I’ve had some kind of home-recording facility for much of the last 30 years or so.

During the 1990’s, I actually co-owned a commercial studio and was able to make use of it whenever there was “dead time.” When I moved to the USA in 1999, I installed a small recording area at the back of my garage in Orlando, FL. Then, when we moved to Nashville in 2007, I spent over $50,000 on a proper isolation room & studio in the house. But, since the divorce & subsequent house sale, between 2012 and now, I’ve relied on friends & colleagues to provide a place to record: this meant I was always at the mercy of others’ schedules.

When I bought the house in 2014, I always wanted to install a tracking room in the basement, but various things conspired to prevent this, most of them financial.  Then came the pandemic, lockdown, and subsequent isolation.  While I was still able to complete some projects during this time, the logistical issues really took their tool.  So, last summer, I made the executive decision to “bite the bullet” and commit to building a studio in my basement.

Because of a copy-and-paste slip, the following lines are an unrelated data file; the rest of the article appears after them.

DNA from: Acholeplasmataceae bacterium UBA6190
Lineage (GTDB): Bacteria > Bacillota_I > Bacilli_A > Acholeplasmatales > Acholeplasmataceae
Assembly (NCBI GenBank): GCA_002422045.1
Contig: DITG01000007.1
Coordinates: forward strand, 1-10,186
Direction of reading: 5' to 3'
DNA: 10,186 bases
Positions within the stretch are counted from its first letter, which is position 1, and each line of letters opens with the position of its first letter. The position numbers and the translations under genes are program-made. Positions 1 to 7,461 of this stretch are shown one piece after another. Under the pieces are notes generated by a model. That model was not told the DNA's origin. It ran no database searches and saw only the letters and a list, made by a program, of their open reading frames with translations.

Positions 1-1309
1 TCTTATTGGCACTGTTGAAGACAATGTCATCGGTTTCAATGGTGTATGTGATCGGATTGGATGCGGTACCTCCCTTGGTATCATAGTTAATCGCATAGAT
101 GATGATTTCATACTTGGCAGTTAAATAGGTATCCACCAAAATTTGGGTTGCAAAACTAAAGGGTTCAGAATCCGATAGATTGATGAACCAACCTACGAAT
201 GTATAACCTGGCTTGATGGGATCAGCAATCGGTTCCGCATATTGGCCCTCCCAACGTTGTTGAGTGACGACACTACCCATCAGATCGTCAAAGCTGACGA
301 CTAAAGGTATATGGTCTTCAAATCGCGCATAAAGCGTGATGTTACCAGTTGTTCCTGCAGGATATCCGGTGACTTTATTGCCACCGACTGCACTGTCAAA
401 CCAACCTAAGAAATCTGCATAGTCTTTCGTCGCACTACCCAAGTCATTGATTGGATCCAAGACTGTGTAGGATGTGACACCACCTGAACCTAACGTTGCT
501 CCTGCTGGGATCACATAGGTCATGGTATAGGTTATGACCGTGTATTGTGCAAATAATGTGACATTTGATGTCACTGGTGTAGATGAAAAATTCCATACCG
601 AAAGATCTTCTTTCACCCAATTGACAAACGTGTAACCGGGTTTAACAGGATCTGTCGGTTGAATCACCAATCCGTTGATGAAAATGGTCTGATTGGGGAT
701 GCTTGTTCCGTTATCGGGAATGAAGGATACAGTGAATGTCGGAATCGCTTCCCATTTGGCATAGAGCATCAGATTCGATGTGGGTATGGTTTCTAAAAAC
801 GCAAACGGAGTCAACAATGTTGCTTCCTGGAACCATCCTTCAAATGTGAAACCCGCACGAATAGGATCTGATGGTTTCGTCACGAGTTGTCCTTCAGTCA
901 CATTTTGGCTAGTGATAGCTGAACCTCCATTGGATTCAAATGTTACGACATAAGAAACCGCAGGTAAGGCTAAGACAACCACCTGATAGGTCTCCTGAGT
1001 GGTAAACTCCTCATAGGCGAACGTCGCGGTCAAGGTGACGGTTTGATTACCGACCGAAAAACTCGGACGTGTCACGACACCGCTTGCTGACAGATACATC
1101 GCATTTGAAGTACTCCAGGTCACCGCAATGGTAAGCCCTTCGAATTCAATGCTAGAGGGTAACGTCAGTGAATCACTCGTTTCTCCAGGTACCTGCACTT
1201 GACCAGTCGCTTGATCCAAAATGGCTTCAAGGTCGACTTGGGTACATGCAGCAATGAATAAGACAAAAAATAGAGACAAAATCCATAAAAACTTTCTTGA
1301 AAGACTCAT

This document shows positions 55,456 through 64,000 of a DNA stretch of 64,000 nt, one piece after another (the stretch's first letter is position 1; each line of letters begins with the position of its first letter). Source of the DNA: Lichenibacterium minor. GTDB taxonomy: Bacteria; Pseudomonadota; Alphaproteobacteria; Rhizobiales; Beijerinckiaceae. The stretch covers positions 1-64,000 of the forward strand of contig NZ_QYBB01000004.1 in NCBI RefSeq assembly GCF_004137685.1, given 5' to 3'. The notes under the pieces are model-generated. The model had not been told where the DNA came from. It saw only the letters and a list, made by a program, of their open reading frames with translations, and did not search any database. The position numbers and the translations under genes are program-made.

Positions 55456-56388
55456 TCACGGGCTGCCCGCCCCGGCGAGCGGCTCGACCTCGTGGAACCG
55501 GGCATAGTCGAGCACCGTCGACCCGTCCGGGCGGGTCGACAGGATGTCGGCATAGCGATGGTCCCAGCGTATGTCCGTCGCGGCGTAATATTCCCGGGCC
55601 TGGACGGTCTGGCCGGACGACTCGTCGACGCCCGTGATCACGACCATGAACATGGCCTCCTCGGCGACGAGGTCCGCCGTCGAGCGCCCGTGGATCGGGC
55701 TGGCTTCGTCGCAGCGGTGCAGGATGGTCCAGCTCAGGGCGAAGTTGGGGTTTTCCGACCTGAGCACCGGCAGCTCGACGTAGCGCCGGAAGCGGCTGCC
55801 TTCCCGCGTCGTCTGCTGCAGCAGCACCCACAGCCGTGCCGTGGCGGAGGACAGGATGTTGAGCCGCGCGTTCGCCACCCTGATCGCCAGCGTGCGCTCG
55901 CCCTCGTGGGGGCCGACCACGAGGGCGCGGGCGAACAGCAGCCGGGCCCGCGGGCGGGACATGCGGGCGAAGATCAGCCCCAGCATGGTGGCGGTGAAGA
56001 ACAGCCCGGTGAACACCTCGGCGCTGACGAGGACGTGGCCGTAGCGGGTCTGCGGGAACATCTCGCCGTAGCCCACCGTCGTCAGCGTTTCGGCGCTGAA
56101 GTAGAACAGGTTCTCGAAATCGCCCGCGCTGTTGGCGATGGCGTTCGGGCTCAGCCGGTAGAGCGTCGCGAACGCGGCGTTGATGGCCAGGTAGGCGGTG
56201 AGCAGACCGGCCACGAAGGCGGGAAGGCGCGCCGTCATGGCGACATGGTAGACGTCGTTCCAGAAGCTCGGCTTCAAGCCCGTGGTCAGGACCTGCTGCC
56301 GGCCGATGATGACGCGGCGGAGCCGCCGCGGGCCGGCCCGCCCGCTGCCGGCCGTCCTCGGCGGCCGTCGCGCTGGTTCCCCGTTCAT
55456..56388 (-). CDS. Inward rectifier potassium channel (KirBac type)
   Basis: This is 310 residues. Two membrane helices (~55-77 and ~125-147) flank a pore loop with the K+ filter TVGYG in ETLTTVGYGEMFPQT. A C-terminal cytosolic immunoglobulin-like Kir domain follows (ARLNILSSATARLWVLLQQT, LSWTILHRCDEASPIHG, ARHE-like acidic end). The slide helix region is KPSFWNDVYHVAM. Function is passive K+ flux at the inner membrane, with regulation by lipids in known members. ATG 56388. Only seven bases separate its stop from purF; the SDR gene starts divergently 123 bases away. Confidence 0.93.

I was fortunate enough to pique the interest of top Nashville studio builder Mark Wenner of Studio Construction Service, Inc. for the job. His expertise & advice have been invaluable. Because of the (small) size, we went for a “Dead Room” concept from the outset.  To that end, we used a combination of blown-in cellulose fibre in the ceiling & wall cavities, and Rockwall & glass fibre materials, with material stretched over a wood framework. We created two major bass traps (one in the end wall, and one along one side wall), and added ceiling-mounted “clouds” (containing a combination of glass fibre & sugar cane fibre board), as well as mounting a large Native American rug on the opposite wall (this hangs about 1” off the wall, with some old carpet padding underneath: the entire thing floats clear of the wall, this creating a large sound absorbent zone). I also had Myers, one of Nashville’s top commercial carpet installers,  come in and carpet the floor and one wall.

So, just before Christmas, “The Tracking Room at Manicdrums” was officially in business!